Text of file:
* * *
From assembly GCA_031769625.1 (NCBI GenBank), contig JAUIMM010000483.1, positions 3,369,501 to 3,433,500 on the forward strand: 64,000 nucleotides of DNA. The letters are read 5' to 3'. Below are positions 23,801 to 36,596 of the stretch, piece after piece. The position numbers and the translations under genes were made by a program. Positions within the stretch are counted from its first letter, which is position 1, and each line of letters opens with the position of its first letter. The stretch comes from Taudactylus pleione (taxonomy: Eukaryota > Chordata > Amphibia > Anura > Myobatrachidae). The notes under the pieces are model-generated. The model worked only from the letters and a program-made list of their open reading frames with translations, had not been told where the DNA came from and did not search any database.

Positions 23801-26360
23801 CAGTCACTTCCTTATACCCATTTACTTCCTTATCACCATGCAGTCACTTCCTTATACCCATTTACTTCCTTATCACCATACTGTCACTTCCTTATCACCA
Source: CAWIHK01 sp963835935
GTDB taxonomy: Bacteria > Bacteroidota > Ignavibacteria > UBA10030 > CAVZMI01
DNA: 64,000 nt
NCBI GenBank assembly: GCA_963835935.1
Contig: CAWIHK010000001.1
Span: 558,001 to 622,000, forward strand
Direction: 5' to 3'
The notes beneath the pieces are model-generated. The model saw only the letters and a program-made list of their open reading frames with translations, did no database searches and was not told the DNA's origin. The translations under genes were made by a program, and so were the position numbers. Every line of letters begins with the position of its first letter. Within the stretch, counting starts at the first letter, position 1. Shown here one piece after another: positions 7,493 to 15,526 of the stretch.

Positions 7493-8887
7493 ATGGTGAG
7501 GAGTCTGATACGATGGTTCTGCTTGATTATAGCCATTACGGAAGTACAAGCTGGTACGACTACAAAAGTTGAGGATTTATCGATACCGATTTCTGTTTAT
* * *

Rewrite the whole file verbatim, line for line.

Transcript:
From assembly GCA_031769625.1 (NCBI GenBank), contig JAUIMM010000483.1, positions 3,369,501 to 3,433,500 on the forward strand: 64,000 nucleotides of DNA. The letters are read 5' to 3'. Below are positions 23,801 to 36,596 of the stretch, piece after piece. The position numbers and the translations under genes were made by a program. Positions within the stretch are counted from its first letter, which is position 1, and each line of letters opens with the position of its first letter. The stretch comes from Taudactylus pleione (taxonomy: Eukaryota > Chordata > Amphibia > Anura > Myobatrachidae). The notes under the pieces are model-generated. The model worked only from the letters and a program-made list of their open reading frames with translations, had not been told where the DNA came from and did not search any database.

Positions 23801-26360
23801 CAGTCACTTCCTTATACCCATTTACTTCCTTATCACCATGCAGTCACTTCCTTATACCCATTTACTTCCTTATCACCATACTGTCACTTCCTTATCACCA
Source: CAWIHK01 sp963835935
GTDB taxonomy: Bacteria > Bacteroidota > Ignavibacteria > UBA10030 > CAVZMI01
DNA: 64,000 nt
NCBI GenBank assembly: GCA_963835935.1
Contig: CAWIHK010000001.1
Span: 558,001 to 622,000, forward strand
Direction: 5' to 3'
The notes beneath the pieces are model-generated. The model saw only the letters and a program-made list of their open reading frames with translations, did no database searches and was not told the DNA's origin. The translations under genes were made by a program, and so were the position numbers. Every line of letters begins with the position of its first letter. Within the stretch, counting starts at the first letter, position 1. Shown here one piece after another: positions 7,493 to 15,526 of the stretch.

Positions 7493-8887
7493 ATGGTGAG
7501 GAGTCTGATACGATGGTTCTGCTTGATTATAGCCATTACGGAAGTACAAGCTGGTACGACTACAAAAGTTGAGGATTTATCGATACCGATTTCTGTTTAT